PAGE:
Wenatchee River

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Wenatchee River
Wenatchee River west of Leavenworth, WA 02.jpg
The Wenatchee River west of Leavenworth
Country United States
State Washington
County Chelan
Source Lake Wenatchee
 - coordinates 47°48′28″N 120°43′39″W / 47.80778°N 120.72750°W / 47.80778; -120.72750 [1]
Mouth Columbia River
 - location Wenatchee
 - coordinates 47°27′19″N 120°19′28″W / 47.45528°N 120.32444°W / 47.45528; -120.32444Coordinates: 47°27′19″N 120°19′28″W / 47.45528°N 120.32444°W / 47.45528; -120.32444 [1]
Length 53 mi (85 km)
Basin 1,333 sq mi (3,452 km2) [2]
Discharge for river mile 7 at Monitor
 - average 3,231 cu ft/s (91 m3/s) [3]
 - max 45,200 cu ft/s (1,280 m3/s)
 - min 221 cu ft/s (6 m3/s)
Map of the Wenatchee River
Mouth of the Wenatchee River in Washington
Wikimedia Commons: Wenatchee River

The Wenatchee River is a river in the U.S. state of Washington, originating at Lake Wenatchee and flowing southeast for 53 miles (85 km), emptying into the Columbia River immediately north of Wenatchee, Washington. On its way it passes the towns of Plain, Leavenworth, Peshastin, Dryden, Cashmere, Monitor, and Wenatchee, all within Chelan County. The river attracts kayaking and river rafting enthusiasts and tourism.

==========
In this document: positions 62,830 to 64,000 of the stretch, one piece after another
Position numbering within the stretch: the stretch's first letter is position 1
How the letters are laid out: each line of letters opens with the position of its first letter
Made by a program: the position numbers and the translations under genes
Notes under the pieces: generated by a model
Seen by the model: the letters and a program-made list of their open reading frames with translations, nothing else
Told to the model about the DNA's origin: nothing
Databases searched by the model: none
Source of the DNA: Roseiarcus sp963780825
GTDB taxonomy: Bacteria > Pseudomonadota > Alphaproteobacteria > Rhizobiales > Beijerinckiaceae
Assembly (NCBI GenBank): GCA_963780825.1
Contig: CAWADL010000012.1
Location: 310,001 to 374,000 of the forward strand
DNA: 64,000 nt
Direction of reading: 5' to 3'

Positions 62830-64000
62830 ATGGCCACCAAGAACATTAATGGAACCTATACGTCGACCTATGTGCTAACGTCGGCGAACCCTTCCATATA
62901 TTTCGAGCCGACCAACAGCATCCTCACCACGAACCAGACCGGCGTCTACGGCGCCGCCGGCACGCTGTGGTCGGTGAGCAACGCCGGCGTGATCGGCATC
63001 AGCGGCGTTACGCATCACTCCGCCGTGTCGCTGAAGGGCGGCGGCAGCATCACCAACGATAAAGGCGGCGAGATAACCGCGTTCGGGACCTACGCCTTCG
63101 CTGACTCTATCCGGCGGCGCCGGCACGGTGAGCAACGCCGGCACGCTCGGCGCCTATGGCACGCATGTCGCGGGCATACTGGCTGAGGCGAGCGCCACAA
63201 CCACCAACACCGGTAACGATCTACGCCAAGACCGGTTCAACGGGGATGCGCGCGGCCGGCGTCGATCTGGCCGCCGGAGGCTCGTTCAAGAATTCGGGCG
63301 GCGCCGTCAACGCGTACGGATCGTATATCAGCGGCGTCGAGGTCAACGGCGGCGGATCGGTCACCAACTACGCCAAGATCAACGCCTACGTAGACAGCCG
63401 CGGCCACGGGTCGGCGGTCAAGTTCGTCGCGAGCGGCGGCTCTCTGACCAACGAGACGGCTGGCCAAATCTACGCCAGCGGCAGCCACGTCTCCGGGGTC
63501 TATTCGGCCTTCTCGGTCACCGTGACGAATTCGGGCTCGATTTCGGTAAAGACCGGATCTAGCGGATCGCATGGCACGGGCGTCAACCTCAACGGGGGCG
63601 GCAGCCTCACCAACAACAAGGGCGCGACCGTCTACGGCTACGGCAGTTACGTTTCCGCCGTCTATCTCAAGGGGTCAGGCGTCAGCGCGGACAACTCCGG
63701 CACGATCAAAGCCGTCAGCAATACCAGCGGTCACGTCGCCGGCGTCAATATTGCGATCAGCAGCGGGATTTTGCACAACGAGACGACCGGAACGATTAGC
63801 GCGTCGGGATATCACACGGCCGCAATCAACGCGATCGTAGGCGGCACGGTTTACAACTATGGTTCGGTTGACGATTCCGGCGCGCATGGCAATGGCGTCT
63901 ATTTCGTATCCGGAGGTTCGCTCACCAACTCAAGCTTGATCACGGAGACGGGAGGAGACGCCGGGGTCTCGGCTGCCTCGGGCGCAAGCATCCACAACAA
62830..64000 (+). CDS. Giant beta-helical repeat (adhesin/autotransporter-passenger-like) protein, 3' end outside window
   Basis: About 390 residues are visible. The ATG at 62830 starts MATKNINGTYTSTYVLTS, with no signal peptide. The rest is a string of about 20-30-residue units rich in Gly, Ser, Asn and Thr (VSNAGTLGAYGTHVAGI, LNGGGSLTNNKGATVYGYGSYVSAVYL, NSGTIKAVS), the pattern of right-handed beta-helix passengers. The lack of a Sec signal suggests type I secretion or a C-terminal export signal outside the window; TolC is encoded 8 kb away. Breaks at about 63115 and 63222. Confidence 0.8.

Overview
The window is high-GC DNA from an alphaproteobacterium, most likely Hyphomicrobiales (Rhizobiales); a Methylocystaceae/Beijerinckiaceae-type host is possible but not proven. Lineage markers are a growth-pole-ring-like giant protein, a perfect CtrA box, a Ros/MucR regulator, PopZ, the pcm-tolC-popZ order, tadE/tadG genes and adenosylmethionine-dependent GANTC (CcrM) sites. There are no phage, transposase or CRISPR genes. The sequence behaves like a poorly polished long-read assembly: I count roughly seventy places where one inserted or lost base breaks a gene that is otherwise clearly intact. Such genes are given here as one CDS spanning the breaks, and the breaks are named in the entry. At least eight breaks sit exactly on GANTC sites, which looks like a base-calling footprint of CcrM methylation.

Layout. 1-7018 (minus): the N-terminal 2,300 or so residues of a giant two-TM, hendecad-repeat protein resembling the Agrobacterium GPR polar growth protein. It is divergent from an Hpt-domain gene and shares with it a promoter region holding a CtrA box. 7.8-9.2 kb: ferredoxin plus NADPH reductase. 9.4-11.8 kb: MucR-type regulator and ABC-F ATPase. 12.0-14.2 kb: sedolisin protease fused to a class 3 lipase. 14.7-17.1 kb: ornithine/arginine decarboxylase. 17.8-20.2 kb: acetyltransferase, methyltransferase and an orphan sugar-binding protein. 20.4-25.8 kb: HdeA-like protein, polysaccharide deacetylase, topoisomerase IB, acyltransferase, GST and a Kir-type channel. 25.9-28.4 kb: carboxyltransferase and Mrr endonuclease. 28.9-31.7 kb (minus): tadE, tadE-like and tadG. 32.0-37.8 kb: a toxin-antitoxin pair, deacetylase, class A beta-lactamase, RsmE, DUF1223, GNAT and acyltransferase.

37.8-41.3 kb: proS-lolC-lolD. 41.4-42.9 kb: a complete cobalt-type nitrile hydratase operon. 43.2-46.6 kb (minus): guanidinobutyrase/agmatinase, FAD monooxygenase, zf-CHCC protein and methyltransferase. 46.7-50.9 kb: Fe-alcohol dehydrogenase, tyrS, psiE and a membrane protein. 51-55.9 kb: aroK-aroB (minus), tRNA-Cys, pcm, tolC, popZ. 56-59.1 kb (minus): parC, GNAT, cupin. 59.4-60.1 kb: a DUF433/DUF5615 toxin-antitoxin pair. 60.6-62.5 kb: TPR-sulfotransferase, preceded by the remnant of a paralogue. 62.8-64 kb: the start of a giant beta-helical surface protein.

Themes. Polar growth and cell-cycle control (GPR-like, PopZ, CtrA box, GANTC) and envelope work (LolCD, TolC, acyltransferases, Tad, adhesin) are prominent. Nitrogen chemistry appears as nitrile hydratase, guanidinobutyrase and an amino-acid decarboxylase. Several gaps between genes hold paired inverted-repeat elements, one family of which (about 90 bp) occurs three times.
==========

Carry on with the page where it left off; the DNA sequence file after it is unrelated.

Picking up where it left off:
Tributaries include the Chiwawa River, Nason Creek, Peshastin Creek, and Icicle Creek. Its drainage basin is 1,333 square miles (3,450 km2) in area.[2]


Historically the dividing line between Okanogan County and Kittitas County, the river has been in the center of Chelan County since the county's formation around 1899.

Water from the Wenatchee River and its tributaries has been diverted for irrigation since 1891, mainly for orchards. There are two small dams on the Wenatchee River, the Tumwater Canyon Dam, which sits just west of the community of Leavenworth, and the Dryden dam, a low-head dam situated just outside the town of Dryden. The Tumwater Canyon dam originally provided power to the original 2-mile (3.2 km)-long railroad tunnel used near Stevens Pass to get trains across the Cascade Mountains, it was later (starting in 1928) used to power the railroad's electrification from Wenatchee to Skykomish.


Toxic chemicals banned decades ago in Washington continue to linger in the environment and concentrate in the food chain, threatening people and the environment, according to three recent studies by the Washington state Department of Ecology. In 2007, the Washington Department of Health advised the public to not eat mountain whitefish from the Wenatchee River from Leavenworth downstream to where the river joins the Columbia, due to unhealthy levels of PCBs.[4]

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